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When asked to write this article, lots of thoughts ran through my mind, but the simplest answer is a family weekend.

My son and his family visit most weekends, but our meals are normally simple: pasta bake, pizza, salads.

So what is special about Christmas? Well we have invited my son and his family and family friends who would have been spending the day alone, and it will be a roast dinner with each of our guests contributing a dish. Presents? Well the adults have agreed not to follow this tradition of buying each other useless gifts to salve the beast of consumerism. It is a celebration of the end of the year, a coming together to relax and enjoy time with friends, family and people who matter in our life and maybe a walk after lunch.

What has Christmas become?

We are now celebrating a holiday whilst under great pressure to consume. The fat man in a red suit has become the new messiah. The TV overloads our senses with visions of feasts on family tables, sexualised perfume adverts where, if you buy this scent, your partner will miraculously have a six pack/be a skinny model etc. Temptations to buy new this and that or the latest must-have tech gadgets with easy payment plans. The shops heave with children’s presents and Christmas jumpers.

So this is Christmas

Has the message been lost as we seek this expectation of happiness whilst people stride past the homeless in shop doorways and push past the lonely people spending their Christmas by themselves? The pressure to have that happy Christmas can be overwhelming for those alone or with little or no money and the temptation is to turn to credit (which will make next year even harder), when the Christmas treat may be to have the heating on for the day. How many disappointed children will think they have been naughty when they have no presents to open? What happened to the compassion and love of your fellow human being?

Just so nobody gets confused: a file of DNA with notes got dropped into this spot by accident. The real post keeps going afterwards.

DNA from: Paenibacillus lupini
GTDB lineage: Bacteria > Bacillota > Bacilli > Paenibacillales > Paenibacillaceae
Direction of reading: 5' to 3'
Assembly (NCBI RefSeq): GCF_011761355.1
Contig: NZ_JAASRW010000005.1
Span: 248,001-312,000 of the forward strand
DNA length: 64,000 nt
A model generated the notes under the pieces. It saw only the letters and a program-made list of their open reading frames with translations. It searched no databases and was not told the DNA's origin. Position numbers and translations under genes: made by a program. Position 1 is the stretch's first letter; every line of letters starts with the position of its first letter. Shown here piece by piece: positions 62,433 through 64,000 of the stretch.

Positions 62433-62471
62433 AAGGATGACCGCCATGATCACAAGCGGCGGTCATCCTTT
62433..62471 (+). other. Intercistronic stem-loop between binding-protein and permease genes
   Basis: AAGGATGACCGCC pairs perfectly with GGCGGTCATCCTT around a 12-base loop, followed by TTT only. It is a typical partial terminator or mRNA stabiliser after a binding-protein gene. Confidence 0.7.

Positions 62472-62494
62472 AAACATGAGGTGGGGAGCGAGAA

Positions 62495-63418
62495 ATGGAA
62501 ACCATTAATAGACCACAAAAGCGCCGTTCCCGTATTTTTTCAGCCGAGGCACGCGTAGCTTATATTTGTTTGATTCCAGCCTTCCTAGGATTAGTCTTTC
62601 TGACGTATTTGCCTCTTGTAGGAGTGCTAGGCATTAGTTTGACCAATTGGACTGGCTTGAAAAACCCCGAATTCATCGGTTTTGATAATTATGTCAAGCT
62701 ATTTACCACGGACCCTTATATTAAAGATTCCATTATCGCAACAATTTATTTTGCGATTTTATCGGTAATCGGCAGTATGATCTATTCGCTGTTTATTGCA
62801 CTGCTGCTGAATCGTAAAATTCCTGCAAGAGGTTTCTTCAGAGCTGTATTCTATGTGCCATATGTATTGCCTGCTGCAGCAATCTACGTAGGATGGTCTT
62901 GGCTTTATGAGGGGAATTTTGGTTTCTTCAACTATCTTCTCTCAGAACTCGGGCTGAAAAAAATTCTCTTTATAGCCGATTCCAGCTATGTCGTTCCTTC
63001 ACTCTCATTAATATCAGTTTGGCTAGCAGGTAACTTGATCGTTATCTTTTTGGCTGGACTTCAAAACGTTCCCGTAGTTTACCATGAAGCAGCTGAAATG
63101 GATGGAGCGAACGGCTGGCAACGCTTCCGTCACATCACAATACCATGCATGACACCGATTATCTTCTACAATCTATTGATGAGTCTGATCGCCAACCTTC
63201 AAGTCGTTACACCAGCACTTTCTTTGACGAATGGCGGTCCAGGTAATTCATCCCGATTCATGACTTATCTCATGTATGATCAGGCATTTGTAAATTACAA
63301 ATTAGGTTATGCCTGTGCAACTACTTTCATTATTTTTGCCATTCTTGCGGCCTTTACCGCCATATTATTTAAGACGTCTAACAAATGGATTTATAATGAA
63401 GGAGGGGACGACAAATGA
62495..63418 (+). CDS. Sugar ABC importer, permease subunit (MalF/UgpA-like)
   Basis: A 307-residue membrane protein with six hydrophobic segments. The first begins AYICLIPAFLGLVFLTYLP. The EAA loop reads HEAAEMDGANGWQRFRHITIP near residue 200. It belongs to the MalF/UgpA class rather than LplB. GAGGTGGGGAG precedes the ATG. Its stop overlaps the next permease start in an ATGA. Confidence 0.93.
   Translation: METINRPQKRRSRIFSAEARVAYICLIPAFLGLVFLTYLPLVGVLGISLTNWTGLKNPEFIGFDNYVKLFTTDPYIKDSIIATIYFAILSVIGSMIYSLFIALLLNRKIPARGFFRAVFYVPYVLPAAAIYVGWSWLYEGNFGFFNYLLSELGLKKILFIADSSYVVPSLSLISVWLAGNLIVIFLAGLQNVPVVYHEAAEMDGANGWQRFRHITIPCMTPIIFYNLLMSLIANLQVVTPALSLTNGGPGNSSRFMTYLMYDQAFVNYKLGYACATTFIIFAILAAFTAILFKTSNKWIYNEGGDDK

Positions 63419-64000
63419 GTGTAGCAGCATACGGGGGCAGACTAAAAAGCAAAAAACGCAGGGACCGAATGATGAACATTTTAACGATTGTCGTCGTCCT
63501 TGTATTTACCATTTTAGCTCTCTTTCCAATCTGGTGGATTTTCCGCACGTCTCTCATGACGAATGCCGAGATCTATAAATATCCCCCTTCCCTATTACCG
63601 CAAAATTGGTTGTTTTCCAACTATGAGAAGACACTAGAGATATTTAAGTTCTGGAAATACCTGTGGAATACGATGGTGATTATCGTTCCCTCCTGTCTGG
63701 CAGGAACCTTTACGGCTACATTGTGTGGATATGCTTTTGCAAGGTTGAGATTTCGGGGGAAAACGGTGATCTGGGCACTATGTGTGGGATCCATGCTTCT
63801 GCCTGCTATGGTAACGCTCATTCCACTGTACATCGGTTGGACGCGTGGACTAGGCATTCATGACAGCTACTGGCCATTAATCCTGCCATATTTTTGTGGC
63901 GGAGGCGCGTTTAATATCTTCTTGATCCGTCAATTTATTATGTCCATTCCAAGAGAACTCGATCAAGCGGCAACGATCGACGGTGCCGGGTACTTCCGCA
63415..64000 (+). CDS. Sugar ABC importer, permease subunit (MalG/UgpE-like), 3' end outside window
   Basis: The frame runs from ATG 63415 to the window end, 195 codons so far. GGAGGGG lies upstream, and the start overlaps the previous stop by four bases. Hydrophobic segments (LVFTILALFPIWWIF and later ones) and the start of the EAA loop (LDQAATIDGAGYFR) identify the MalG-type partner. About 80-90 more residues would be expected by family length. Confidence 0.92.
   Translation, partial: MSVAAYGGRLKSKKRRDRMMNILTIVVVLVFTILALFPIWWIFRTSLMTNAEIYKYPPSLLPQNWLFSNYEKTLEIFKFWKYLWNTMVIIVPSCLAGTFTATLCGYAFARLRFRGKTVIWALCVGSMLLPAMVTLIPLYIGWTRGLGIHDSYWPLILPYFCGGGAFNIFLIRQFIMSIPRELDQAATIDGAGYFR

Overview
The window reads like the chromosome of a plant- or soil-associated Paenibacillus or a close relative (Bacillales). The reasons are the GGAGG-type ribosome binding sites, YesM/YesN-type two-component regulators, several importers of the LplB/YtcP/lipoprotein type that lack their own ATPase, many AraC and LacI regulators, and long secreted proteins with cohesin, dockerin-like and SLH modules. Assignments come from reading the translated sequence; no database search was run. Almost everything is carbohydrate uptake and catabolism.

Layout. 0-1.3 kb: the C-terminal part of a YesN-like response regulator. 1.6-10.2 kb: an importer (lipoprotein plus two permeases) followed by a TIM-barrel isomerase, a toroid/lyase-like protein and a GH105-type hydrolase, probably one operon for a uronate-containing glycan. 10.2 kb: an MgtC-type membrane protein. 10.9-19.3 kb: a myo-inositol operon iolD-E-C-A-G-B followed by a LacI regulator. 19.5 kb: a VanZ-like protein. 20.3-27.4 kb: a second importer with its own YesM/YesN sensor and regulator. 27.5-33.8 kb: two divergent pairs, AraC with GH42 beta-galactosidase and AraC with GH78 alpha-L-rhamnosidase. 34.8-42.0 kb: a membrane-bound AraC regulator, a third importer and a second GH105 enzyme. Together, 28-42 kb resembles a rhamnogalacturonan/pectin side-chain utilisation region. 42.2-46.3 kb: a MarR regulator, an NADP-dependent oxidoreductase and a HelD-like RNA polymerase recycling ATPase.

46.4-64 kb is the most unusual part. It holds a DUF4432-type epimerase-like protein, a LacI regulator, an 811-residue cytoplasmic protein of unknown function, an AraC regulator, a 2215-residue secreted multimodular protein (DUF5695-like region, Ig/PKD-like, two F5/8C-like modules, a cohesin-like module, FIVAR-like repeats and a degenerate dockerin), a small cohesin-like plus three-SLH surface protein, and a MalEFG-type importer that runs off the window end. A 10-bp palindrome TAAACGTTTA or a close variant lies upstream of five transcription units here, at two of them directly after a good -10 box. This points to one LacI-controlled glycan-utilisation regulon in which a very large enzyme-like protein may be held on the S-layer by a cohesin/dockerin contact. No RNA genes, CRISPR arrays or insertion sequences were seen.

So what is Christmas really supposed to be about?

Surely it is foremost a Christian festival celebrating the birth of their Messiah, but less than half of UK residents identify as Christian.

Christmas is about the birth of God’s Son – Jesus. It is about how he came to give us love, hope and joy. That message doesn’t change from year to year.

Let’s take a pause and look into the message this Jesus bloke had for us:

“Thou shalt love the Lord thy God with all thy heart, and with all thy soul, and with all thy mind. This is the first and great commandment. And the second is like unto it, Thou shalt love thy neighbour as thyself.”

Well, on the census evidence, less than half of us show much interest in the first bit about loving God so what are we left with and what does it mean?

As a socialist, it is pretty simple to comprehend; it is an instruction to think and care for others as you would for yourself or your own family. You would think this would be a normal trait for any human being.

We are each given the opportunity of life and to make the best of it. Life is much nicer if you care for others and share what you have than if you don’t.

Wishing you all a peaceful caring and sharing Christmas.

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